Bevel – Where Leaves Block the Sun

Bevel
Where Leaves Block the Sun

From the start, this release had immediate appeal. It’s safe to say that Via Nuon’s Bevel finds itself in good company. Known for previous work in the band Drunk, as well as an earlier Bevel release titled Turn the Furnace On, this Bevel release was produced, engineered, and mixed by Ashfield & Krassner. Michael Krassner, known for his contributions with the Boxhead Ensemble, assisted Via Nuon and friends to create a palatial, indie-folk recording. Friends you ask? Well, it’s something that Nuon calls the Council of Roussea and includes Jessica Billey on violin and vocals; Michael Krassner on piano, hammond, rhodes, harmonium, and mallet guitar; Ashfield on organ, synthesizer, keyboard, samples, and piano; Nate Lepine on flute; Stephen Dorocke on pedal steel and mandola; Deanna Varagona on vocals; Will Hendricks on upright bass; Josh Berman on trumpet; Kym Fraher on vocals; Ryan Hembrey on bass; David Pavkovic on drums; Mick Turner on melodica and loops; Fred Lonberg-Holms on cello and nickelharpa; Scott Tuma on harmonica; and Jason Adasiewics on drums and percussion. While the range of instruments can give you an idea of the unique beauty that can occur on Where Leaves Block the Sun, perhaps some of the Chicagoans playing the instruments will give you an idea of the accomplished songs that lie within.
“Exitrance” opens the album with a Japancakes-like instrumental of guitar, violin, pedal steel, and whatever other instruments that seem to easily tickle my musical fancy. Having arranged all the compositions, Nuon’s guitar work verges on a finger style like that of John Fahey and can meander as such. However, it is the often amazing accompaniment of various instrument and female vocals that really benefits from Nuon’s wavering voice. This is heard in the eight-minute plus song “Once a Pond” where the listener is clued in to the album’s title with the lyric “And I will give you my words down by the pond where the leaves block the sun” over textural violin, guitar, stand-up bass, and other mood-setting sounds. The following song, “Lamp Post,” sounds like something Bonnie “Prince” Billy might have included in his Ease Down the Road release. “Siberian Sunrise” rises from the darkness of looped sounds and a singular, simple arrangement of notes, like a cheap doorbell, playing paradigm to Nuon’s voiced introductory verse “Communism what’s the hurry we’re poor and starving / Communism what’s the hurry we’ve lost our families.”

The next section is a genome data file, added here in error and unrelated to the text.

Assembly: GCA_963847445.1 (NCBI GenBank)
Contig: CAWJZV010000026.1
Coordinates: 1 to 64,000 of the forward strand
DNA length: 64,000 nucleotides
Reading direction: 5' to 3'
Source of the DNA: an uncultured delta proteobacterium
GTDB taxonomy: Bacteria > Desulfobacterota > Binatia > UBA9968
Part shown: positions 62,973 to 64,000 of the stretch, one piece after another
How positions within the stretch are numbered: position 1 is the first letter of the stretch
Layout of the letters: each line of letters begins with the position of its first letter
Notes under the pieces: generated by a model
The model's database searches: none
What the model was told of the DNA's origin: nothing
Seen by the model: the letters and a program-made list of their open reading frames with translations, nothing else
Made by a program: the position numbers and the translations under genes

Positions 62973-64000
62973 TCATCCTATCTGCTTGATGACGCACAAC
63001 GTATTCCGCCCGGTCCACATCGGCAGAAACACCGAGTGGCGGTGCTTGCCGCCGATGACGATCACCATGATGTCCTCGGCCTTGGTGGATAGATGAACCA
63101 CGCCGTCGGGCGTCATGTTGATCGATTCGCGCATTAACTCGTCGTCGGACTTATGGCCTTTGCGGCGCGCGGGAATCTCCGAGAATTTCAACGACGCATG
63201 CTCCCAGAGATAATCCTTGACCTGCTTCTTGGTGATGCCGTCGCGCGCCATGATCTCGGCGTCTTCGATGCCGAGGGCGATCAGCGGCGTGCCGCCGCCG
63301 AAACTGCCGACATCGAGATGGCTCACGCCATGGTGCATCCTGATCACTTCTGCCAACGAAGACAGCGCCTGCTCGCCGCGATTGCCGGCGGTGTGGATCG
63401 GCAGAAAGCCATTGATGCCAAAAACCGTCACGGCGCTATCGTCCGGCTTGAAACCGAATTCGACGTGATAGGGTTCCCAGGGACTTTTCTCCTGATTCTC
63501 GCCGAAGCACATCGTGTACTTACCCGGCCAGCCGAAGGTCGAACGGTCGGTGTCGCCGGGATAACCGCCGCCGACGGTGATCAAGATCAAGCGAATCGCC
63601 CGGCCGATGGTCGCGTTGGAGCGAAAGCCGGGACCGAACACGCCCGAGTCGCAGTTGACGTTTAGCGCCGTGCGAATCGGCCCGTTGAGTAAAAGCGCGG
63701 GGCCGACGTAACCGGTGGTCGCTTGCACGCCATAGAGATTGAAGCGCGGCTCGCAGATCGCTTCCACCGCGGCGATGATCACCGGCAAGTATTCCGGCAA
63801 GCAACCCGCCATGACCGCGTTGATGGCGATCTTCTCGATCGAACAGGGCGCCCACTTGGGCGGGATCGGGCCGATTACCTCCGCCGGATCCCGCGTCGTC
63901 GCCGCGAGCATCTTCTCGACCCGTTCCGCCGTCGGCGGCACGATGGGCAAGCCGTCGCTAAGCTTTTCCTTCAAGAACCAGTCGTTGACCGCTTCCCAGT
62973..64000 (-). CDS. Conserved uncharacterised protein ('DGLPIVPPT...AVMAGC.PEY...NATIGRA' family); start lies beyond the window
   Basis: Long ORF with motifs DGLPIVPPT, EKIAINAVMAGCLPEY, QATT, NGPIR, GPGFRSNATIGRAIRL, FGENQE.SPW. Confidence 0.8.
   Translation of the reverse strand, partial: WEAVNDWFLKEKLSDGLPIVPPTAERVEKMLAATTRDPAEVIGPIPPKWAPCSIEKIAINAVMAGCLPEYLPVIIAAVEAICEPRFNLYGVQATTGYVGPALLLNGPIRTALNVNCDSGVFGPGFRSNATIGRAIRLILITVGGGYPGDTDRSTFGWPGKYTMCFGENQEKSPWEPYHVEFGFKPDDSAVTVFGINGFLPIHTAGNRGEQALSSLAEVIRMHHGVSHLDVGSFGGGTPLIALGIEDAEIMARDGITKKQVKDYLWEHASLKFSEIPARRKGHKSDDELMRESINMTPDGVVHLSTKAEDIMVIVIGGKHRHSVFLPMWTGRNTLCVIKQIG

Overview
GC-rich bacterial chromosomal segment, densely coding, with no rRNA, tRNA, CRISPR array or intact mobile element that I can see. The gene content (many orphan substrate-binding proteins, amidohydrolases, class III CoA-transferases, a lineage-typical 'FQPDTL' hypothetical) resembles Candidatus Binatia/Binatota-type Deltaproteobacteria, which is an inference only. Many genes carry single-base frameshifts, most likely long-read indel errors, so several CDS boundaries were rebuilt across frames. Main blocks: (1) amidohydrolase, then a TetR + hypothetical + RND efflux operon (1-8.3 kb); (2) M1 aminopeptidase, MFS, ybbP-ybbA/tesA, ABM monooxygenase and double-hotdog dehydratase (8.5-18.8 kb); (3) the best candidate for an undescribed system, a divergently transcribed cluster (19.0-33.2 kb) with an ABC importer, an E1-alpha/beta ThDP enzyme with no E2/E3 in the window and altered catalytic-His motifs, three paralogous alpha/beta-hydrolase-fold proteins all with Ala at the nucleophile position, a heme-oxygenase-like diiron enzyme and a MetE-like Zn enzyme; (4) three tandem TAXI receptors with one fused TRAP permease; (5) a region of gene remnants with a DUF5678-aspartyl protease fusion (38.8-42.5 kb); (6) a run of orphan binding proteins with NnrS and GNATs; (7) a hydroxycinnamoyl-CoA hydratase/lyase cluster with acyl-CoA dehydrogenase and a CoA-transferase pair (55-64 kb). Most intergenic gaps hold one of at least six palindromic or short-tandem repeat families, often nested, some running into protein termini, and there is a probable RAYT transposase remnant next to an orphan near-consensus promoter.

While Nuon’s vocal delivery will not appeal to all listeners, it is his compositions here and the accompanying musicians that deserve merit. With Where Leaves Block the Sun, Bevel adds another to Jagjaguwar’s list of consistently unique indie releases.